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Valley Hospitals Overwhelmed and Over Capacity As COVID-19 Cases Surge



More than 100,000 Californians were hospitalized with COVID as of Friday and Valley hospitals say they are over capacity. (AP File)
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Following a surge in COVID-19 cases across the state, a similar turn of events is being felt throughout the Central Valley.

In a joint statement, both the Fresno County Department of Public Health and the Madera County Department of Public Health announced that their hospitals are being impacted and running over capacity.

Madera County’s public health director, Sara Bosse, is urging anyone with symptoms to get tested and stay home while awaiting results.

“Bottom line – we expect a lot more cases in upcoming weeks and testing capacity will likely be overwhelmed,” said Bosse.

Valley Hospitals Are Struggling With Overcapacity Again

Both FCDPH and MCDPH have stated Fresno and Madera hospitals are currently over capacity with limited space due to a surge in COVID -19 cases brought on by the omicron variant.

Dan Lynch, Fresno County’s emergency medical services director, said last week that an assess and refer policy for local ambulances would be reinstated as soon as this week. The same strategy was used during earlier COVID surges to help keep hospitals from experiencing patient overload.

“We really need people to avoid the hospital emergency departments if they have a non-emergent type of medical condition and really try to seek and use their private physicians,” said Lynch. He encouraged people to instead utilize local clinics, urgent care facilities, and telephone or telehealth resources.

Last week, Fresno County hospitals reported large numbers of staff unavailable for work due to COVID infections or isolation requirements. On Monday, Kaweah Health CEO Gary Herbst said 205 employees of the Tulare County healthcare system have tested positive for the virus.

“Hospital staff do get COVID and are also exposed to COVID,” said Lynch. “These are employees of the hospital that are out because they either have COVID or they’re exposed, and they are on isolation.”

As of the weekend, Tulare County reported a similar situation with hospitals being at or over capacity.

“We are experiencing a slight uptick in hospitalized COVID-19 cases,” spokesperson Carrie Monteiro said in a news release. “The Omicron variant is circulating in our county and is very contagious which is why it is important that everyone continue all safety measures, including getting vaccinated, getting a booster vaccine, wearing a mask while in any indoor public setting, staying home when ill and frequent handwashing.”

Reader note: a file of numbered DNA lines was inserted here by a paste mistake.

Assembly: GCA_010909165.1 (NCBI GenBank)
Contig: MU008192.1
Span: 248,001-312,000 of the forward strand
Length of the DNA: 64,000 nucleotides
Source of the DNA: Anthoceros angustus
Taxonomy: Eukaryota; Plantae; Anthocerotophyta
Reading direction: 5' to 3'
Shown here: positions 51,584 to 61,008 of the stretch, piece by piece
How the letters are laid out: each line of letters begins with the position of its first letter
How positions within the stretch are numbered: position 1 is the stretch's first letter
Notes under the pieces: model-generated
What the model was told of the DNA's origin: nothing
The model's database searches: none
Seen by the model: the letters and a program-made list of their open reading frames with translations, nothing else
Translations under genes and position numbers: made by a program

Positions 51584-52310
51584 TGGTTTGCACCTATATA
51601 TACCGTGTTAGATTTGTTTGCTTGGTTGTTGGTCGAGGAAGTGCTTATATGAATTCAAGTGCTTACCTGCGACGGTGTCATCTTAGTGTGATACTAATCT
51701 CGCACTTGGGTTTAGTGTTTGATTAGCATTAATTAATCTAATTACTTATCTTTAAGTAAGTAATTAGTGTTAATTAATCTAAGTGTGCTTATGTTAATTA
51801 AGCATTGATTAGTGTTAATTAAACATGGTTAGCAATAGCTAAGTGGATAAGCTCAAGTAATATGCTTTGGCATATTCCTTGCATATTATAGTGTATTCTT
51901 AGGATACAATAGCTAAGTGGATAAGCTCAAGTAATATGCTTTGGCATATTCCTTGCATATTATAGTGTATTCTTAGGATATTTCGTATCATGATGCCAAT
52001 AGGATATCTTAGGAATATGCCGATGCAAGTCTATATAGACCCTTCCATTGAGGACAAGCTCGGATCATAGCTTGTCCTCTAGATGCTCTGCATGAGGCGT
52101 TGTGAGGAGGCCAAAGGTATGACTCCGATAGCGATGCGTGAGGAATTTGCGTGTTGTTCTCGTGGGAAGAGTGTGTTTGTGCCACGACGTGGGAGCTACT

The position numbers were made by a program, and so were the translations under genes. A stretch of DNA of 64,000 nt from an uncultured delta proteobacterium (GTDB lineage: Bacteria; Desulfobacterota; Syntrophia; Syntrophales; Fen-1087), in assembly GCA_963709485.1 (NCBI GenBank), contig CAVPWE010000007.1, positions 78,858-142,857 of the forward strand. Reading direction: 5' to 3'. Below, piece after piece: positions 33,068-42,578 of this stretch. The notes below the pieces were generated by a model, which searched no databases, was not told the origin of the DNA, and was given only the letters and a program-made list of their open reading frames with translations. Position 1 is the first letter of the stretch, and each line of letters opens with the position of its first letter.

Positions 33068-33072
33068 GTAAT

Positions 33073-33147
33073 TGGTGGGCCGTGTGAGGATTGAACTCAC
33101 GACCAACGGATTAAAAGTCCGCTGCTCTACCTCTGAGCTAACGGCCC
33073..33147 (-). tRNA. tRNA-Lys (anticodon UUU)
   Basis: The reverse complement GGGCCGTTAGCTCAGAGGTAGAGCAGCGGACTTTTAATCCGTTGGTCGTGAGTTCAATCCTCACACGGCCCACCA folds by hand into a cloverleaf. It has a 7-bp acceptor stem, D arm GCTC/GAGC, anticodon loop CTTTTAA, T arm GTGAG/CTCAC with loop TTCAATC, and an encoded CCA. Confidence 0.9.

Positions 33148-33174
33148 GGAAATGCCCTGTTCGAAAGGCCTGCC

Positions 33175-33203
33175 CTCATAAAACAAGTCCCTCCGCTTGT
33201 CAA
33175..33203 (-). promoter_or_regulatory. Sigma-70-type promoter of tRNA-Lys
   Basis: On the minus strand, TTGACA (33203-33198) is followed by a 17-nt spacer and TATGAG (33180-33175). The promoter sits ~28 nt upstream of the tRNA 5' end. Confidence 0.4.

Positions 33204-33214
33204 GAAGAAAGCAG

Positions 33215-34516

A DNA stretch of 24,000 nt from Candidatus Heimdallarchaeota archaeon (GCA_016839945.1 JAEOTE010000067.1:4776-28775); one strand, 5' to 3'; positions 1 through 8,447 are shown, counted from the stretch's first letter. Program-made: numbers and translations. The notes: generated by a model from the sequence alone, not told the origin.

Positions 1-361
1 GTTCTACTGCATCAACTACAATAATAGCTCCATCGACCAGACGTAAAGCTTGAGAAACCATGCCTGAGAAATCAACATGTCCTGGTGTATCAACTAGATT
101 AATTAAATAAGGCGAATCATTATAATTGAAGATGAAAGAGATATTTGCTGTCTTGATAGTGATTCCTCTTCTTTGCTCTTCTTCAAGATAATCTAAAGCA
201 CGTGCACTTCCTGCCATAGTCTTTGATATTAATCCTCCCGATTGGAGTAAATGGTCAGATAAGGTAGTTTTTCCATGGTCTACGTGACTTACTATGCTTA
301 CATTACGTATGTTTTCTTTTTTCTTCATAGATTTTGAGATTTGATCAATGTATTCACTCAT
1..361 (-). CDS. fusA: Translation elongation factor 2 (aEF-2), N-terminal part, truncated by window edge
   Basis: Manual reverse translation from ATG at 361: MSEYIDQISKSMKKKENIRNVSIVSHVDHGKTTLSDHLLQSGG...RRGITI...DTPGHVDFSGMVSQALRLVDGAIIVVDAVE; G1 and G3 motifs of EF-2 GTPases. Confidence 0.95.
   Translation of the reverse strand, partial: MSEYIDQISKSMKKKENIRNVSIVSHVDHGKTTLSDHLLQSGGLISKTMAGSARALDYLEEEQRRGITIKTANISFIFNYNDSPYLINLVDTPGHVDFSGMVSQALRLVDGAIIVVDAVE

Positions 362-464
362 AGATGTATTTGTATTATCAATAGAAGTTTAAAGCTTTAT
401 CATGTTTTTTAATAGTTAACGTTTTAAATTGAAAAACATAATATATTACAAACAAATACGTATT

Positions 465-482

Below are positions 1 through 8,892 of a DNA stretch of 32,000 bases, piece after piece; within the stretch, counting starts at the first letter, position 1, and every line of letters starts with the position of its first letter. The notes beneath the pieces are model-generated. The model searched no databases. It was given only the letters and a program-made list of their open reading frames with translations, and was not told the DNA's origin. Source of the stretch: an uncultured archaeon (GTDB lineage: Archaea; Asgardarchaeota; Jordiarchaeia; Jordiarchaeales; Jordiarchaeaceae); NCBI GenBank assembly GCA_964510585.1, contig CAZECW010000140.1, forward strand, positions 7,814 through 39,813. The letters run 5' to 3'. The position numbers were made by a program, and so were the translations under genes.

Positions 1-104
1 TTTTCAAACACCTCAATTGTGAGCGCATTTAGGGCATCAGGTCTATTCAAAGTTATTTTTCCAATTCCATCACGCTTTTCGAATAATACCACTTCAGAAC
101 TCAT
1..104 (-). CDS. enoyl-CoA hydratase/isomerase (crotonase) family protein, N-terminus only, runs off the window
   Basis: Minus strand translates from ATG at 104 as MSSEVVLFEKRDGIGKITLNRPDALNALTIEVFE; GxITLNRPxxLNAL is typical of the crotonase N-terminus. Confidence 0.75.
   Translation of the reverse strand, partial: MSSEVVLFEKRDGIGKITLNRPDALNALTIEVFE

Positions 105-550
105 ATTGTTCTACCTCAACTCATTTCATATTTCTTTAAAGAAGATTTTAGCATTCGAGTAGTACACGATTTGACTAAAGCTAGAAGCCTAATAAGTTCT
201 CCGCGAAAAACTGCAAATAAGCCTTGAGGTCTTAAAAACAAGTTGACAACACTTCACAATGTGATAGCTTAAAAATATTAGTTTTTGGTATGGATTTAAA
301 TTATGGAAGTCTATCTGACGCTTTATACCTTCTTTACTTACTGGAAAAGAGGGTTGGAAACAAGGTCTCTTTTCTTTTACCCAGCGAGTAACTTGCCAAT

Staffing Still Available

While hospitals are dealing with staffing issues, Lynch says many contracted for travel nurses early on so that the impact from a coming surge wouldn’t be so difficult.

Additional personnel from the state have also been made available through the end of February, says Lynch.

“It’s really a great, great thing that the state has been able to help because the Valley really is challenged with trying to get the staffing into those hospitals,” said Lynch.

Newsom Seeks More COVID Funding

Over the weekend, Gov. Gavin Newsom’s administration proposed spending another $2.7 billion to help fight the COVID -19 pandemic, including calling for a new law to give workers more paid time off if they get sick.

The administration hopes to use $1.2 billion to help with testing, including money to pay for extending the hours and capacity at state-run testing sites, while also sending millions of tests to local health departments, community clinics and schools reports the Associated Press.

As of Friday, AP reported that more than 100,000 Californians were hospitalized with COVID. The state responded by deploying the National Guard to testing sites to help meet demand.

Symptoms Of COVID-19 To Look Out For

Both FCDPH and MCDPH are reminding residents to stay home if sick, and most importantly if they are experiencing COVID-19 symptoms, if they have been in close contact with someone who is sick with the virus, or had symptoms of COVID-19.

They also advise individuals who are awaiting test results to stay home and away from others in order to avoid exposing other family members, friends, co-workers, or classmates.

Fever or chills, cough, shortness of breath or difficulty breathing, fatigue, muscle or body aches, headache, new loss of taste or smell, sore throat, congestion or runny nose, nausea or vomiting, and diarrhea can all be symptoms of COVID-19, say health officials.

Testing and Vaccination Sites

To find a full schedule of testing events and sites for Fresno County, click here.

For Madera County, click here

For Tulare County, click here

To find vaccination sites near you, check here or visit the MyTurn portal to make an appointment online.

Liz Juarez joined GV Wire in July, 2021 as a Digital News Producer. She has experience working for publications around the Central Valley including the Clovis Roundup, Porterville Recorder and Hanford Sentinel. While in college, she interned for Mountain West Athletics and served as Outreach Chair for the Fresno State Radio and Television Digital News Association (RTDNA). Liz earned a bachelor's degree in Media Communications and Journalism at Fresno State and a master's degree in Communications from Arizona State University. In her down time, she enjoys reading, drawing and staying active by playing basketball, taking trips to the coast and visiting national parks. You can contact Liz at